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Friday, November 16, 2012

The Tarnish of Traffic


 These are the high holy days of Taiwanese cycling with Taichung Bike Week, Maxxis KOM Wuling Ride, The International Bike Festival and the Tour of Formosa, an annual cycling event for hearing impaired competitive cyclists.

Taiwan's Tourism Bureau has stepped in to cover much of the sponsorship and to craft a unified narrative of Taiwan as a cycling paradise.

Last week's Tour of Formosa bore witness to an event that highlights why cycling in Taiwan will never be wholly embraced internationally as anything other than a production and logistics center-- Taiwan's notoriously dangerous traffic culture.

During one leg of the Tour of Formosa on one of the most dangerous stretches of highway in the country, the notorious Suhua Highway, a tour bus loaded with Chinese tourists tried to intimidate and overtake the group of cyclists.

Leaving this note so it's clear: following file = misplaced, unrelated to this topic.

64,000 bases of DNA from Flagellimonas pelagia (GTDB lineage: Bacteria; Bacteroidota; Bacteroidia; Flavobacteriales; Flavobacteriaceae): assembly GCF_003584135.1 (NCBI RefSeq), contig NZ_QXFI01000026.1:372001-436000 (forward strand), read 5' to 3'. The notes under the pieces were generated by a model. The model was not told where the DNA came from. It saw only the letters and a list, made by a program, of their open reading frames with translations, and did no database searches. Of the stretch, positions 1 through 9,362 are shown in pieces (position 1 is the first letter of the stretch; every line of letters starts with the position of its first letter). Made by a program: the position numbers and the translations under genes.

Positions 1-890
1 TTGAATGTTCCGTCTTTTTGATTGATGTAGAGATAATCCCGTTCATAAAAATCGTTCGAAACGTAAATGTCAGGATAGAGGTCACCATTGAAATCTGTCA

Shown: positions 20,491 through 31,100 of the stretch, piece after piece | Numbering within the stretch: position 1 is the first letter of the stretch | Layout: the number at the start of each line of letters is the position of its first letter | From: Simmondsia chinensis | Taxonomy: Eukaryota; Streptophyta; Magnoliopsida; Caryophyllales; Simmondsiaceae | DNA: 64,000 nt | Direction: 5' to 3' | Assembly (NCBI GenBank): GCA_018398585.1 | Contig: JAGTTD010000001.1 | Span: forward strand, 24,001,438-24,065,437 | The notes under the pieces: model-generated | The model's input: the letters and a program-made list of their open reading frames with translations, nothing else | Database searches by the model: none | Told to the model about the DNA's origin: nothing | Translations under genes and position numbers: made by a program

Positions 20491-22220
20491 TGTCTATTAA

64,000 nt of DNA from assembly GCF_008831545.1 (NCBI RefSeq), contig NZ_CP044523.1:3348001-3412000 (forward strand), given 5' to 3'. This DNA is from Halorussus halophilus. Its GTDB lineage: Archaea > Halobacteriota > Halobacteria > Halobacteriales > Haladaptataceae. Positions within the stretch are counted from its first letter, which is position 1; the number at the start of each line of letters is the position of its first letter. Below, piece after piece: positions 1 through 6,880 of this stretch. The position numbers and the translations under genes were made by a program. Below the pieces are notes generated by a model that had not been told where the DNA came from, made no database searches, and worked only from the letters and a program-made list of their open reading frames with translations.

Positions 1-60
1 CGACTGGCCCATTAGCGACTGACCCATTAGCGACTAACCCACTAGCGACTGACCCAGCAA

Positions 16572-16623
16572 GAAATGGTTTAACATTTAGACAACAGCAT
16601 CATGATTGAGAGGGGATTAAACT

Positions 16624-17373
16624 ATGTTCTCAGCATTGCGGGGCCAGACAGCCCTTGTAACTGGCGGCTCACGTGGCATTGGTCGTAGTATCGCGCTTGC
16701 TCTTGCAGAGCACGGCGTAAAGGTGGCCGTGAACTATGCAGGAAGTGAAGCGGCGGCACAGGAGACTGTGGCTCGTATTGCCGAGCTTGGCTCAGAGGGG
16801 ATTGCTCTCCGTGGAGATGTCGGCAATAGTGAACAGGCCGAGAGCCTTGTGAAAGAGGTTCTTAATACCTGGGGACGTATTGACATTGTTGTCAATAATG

According to the report published by TVBS, the driver became angry that he had been caught behind the peloton and angrily laid on his horn. When nobody reacted, he swerved across the double yellow lines into the oncoming lane and tried to push past the riders and their support and safety vehicles.

When the driver was eventually stopped by the police, he just unleashed an stream of abuse at the officers and the issue was resolved.

Even when an event like this happens in a high profile event such as the Tour of Taiwan, it seems oddly routine and almost tame by the standard most regular riders in Taiwan are accustomed to. Taiwan's dangerously aggressive driving culture and the lack of political will to do much about it will continue to leave visitors with little but faint praise for Taiwan as an Asian cycling leader.

Visitors to Taiwan almost unanimously list the nation's driving culture as the overriding negative caveat for any trip.

The Tourism bureau only wants to hear about the mountains, but the traffic in the cities are the blight that cast the long shadows over any marketing plan. It seems that if the government spent as much time and money making the cities safe to ride as they do in keeping cyclists safely out of the cities, some real progress might be made on the issue.

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